828 King's Highway, Suffolk VA 23432

757 255-4168 stjohns1755@verizon.net Worship Service: Sundays at 10:30am
Welcome to St. John's community. We are honored to serve Christ, and to open our doors to all. Please feel free to join us for worship. St. John's can trace its history to the founding of Jamestown. The parish is over 350 years old, and the church building itself has stood for 2 and a half centuries. St. John's saw the American Revolution and served as a camp ground for troops during the Civil War. Through it all, St. John's has been a place of worship and a home for those seeking communion with Christ. St. John's has a rich and abiding history. Today, it is as it was... a place to find and be found by Christ.

Tuesday, February 19, 2013

Christian Formation for Feb. 24 - Genesis 15:1-18; God's Covenant with Abram

February 24, 2013 – 2 Lent
Genesis 15:1-18
God’s Covenant with Abram
Background: Genesis presents an extensive history of Israel, beginning from the Creation through Joseph’s death. Genesis lays the foundation for the Abrahamic Covenant and identification of Israel as God’s chosen people. Additionally, Genesis foreshadows Israel’s oppression in Egypt and establishes the extent of the physical kingdom.
Theme: To this point, Abram and Sarai have been childless even though God has promised to make a mighty nation of Abram’s descendents. This passage shows Abram’s questioning of God’s promise of descendents and land as well as God’s response to Abram which cements God’s covenant relationship with Abram
Questions to Ponder:
* Please read Genesis 15:1-18. Skim Genesis 2-11 and 12-14 for context.
* Identify the following people and places mentioned in the passage: Eliezer of Damascus, Ur, the Chaldeans, the Amorites, “the river of Egypt,” and the river Euphrates.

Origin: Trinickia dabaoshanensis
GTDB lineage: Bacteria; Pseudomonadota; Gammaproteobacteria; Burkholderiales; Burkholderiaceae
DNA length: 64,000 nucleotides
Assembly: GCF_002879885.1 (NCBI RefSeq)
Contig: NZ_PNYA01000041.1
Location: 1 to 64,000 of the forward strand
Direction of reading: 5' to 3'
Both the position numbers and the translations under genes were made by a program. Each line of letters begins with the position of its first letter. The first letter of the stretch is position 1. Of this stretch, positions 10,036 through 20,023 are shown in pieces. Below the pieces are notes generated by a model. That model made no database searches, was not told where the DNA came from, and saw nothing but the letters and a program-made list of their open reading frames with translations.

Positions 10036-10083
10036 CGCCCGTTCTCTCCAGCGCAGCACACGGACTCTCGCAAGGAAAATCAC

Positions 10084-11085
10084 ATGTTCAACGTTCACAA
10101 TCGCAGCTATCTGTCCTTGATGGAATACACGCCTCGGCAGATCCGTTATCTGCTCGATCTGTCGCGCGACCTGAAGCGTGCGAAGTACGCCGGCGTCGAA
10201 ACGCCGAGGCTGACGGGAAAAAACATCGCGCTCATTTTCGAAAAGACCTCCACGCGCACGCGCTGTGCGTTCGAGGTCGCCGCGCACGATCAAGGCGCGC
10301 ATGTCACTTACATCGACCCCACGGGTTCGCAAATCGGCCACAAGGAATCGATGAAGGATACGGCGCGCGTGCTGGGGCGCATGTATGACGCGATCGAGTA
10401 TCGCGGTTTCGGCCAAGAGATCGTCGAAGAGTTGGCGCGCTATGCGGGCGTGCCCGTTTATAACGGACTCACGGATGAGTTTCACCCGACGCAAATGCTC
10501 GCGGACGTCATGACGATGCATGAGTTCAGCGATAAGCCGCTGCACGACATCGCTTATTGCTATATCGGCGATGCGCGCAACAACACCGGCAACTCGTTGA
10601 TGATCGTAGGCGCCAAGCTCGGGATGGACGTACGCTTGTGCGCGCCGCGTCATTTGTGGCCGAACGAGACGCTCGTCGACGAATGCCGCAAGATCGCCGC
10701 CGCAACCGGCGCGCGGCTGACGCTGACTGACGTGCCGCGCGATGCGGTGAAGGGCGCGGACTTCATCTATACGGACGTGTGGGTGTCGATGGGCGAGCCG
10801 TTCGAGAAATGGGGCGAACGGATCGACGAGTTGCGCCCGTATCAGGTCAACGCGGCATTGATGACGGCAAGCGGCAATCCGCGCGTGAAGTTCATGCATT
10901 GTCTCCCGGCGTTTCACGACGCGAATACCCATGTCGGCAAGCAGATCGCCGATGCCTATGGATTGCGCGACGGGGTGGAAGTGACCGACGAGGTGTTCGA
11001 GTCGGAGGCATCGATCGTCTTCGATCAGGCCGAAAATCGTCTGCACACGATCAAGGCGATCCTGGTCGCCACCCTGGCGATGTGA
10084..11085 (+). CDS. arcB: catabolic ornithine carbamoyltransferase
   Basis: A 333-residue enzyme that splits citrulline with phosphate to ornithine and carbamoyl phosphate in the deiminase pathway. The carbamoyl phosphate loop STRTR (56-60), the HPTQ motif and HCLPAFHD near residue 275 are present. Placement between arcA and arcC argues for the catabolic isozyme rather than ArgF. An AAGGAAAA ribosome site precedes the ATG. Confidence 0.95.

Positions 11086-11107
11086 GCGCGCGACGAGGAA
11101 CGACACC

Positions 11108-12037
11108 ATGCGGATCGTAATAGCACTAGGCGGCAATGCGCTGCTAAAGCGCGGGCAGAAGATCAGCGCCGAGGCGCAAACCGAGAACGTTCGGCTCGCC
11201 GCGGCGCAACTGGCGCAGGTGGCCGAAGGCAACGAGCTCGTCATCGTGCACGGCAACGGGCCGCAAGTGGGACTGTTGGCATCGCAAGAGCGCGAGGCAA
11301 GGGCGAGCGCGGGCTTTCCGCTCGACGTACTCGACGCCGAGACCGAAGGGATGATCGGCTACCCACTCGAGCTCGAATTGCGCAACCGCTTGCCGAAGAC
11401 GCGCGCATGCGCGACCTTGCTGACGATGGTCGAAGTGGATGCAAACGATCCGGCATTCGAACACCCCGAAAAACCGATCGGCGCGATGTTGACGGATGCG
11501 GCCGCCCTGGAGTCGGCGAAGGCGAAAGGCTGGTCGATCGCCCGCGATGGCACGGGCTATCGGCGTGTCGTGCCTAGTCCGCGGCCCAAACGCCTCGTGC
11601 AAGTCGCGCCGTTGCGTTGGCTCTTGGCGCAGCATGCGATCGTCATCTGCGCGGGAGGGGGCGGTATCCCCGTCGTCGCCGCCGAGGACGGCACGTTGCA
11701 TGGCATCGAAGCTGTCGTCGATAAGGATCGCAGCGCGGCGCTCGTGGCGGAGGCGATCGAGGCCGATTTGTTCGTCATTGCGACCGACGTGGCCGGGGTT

* Briefly describe the setting for this passage. What events have happened recently surrounding Abram?
* How has Abram arrived in this place?
* Abram argues that his heir will be Elizer of Damascus because he and Sarai are childless. He supports this argument with an impeachment of God’s promise and a statement that “a slave born in my house is to be my heir.” Why do you think Abram asserted that his heir would be a slave who was not actually sired by him?
* What strikes you as ironic about God’s promise, “no one but your very own issue shall be your heir”? In your opinion, what may be missing from that promise from God? What do you think Abram assumed when God made that promise?
* What does it mean to you when the writer states that Abram’s belief was reckoned to him as righteousness?
* How might this challenge us in our relationship with God all these millennia later?
* In verse 7, Abram changed his complaint and questioned God’s promise of land. Why might God have reminded Abram of the call placed on Abram? How might it be important for Abram to be reminded of his call?
* What strikes you as odd or ironic about God’s response to Abram’s question, “how am I to know that I shall possess it [the land]?”
* Of what might God be foreshadowing beginning in verse 13?
* What might the significance be of God’s promise to “bring the Israelites back in the fourth generation” because the iniquity of the Amorites is not yet complete?
* Some may argue that the boundaries listed in verse 18, from “the river of Egypt to the river Euphrates” does not coincide with Israel’s boundaries at any time in recorded history. Why might God make that promise to the Israelites? Why might that promise “not be fulfilled”?
* What is the message of hope for Israel in this passage? What is our hope in this passage?
* How do we apply this passage to our ministry today?

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